Aviation Week

A previously unidentified variety of dog: That is what the first autopilot-equipped Australian Tesla’s Nvidia system reported when it encountered a kangaroo.

A few thousand web-sourced videos and a matter of days later (it could have been hours), every Tesla in the world knew what a kangaroo was, how to anticipate its potential trajectories and how to avoid one on the road.

There are five key lessons aerospace and defense executives should take as we watch—and benefit from—the ongoing revolution in automotive:

Sensors are about more than situational awareness. The power of the kangaroo story is not in the first vehicle’s first encounter. On that day, the car successfully maneuvered past the unknown “dog.” Most important, that car is a single node in a deep-learning network.

Beware asynchronous innovators. The current revolution in the automotive industry was launched by outsiders. In a successful, supposedly mature market, it can be remarkably difficult to identify and launch a technology revolution.

Look beyond product platforms to platforms of products.Envision the potential for smart connected product solutions to make obsolete the long-stalled next-generation air traffic control, or to unlock the next level of battlefield integration.

Product companies will win in a world of smart products. Even Internet players like Google are building physical cars, not just placing their bets on providing software and connectivity. The power being unlocked in the current revolution is indirectly linking broad networks of product-embedded sensor platforms through deep-learning algorithms to improve the product’s real-world engagement.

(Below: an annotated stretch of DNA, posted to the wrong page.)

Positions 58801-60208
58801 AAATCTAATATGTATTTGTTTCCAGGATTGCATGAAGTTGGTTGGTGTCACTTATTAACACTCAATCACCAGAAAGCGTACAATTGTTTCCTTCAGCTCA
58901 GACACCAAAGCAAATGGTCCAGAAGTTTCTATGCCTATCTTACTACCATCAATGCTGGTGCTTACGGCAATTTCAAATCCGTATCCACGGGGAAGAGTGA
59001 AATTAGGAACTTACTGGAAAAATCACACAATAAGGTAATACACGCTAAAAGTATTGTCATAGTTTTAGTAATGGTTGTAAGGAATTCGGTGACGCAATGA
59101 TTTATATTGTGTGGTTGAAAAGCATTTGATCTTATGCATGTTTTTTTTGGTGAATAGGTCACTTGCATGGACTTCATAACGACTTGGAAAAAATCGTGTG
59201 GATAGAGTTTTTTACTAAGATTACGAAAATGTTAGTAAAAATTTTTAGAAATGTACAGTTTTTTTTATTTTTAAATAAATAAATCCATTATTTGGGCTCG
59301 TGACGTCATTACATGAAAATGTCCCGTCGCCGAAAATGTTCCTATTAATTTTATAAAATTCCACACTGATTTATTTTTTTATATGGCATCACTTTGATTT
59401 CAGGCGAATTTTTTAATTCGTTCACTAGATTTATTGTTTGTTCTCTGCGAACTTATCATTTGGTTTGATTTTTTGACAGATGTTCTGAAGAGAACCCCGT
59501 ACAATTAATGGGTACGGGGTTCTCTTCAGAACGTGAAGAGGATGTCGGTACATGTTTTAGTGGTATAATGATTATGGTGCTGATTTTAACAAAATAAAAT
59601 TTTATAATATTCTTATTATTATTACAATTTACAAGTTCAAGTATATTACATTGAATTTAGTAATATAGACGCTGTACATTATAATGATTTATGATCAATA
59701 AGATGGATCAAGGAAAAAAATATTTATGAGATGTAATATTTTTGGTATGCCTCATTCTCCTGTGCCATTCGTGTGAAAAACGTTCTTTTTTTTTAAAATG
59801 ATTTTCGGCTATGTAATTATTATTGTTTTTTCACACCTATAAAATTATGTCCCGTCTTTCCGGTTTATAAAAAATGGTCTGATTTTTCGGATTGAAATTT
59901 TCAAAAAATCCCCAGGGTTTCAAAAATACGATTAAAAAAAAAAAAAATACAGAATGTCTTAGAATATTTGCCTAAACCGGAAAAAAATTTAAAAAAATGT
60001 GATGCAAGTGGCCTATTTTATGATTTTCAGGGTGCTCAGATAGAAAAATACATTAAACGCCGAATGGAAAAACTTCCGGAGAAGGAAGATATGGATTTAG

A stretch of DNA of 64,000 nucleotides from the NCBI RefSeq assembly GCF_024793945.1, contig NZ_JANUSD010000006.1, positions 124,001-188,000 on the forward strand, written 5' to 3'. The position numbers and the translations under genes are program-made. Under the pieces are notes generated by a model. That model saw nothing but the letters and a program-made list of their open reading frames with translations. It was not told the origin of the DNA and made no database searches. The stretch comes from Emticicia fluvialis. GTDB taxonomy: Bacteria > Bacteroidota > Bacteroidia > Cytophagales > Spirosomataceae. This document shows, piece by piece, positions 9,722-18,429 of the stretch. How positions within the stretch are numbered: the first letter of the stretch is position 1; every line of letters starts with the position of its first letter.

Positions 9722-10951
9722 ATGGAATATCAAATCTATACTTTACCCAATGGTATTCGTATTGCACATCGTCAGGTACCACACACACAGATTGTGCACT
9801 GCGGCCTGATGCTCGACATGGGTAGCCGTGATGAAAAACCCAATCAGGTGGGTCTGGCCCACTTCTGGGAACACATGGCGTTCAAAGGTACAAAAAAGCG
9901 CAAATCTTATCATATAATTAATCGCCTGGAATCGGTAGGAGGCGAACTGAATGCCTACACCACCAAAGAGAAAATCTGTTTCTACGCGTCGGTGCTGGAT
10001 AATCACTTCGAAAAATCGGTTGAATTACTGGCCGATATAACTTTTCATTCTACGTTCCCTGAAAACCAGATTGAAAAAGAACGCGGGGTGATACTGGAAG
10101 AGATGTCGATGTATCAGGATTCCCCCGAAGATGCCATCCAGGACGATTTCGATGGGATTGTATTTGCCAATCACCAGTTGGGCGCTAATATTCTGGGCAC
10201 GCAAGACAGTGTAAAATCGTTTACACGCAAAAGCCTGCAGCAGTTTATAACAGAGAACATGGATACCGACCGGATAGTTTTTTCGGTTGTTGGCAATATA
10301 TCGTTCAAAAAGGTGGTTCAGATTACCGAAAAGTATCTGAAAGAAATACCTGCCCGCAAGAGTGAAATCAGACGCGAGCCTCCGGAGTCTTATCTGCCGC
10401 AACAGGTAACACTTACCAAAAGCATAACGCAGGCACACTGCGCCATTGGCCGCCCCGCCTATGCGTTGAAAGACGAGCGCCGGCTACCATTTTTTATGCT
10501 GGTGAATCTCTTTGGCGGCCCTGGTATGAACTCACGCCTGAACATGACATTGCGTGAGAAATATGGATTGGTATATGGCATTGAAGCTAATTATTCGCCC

Search deeply for ripe technologies outside the traditional base. In today’s technology marketplace, sensing the ecosystem becomes an increasingly core component of the MR&D agenda.

Huge value will be created by those with the prescience to actively look outside A&D, ask “what-if” and identify high-value applications. Carpe diem.

Fascinating set of observations, maybe even best practices, from Tom Mayor who is an industry practice lead at KPMG. In various shapes, sizes and combinations these concepts, which leverage AI/deep-learning and best of breed technologies, will influence UAV development in the aerospace industry.  
Take the idea of a fleet that learns, apply it to a swarm and you create something
very powerful.

read more at aviationweek.com


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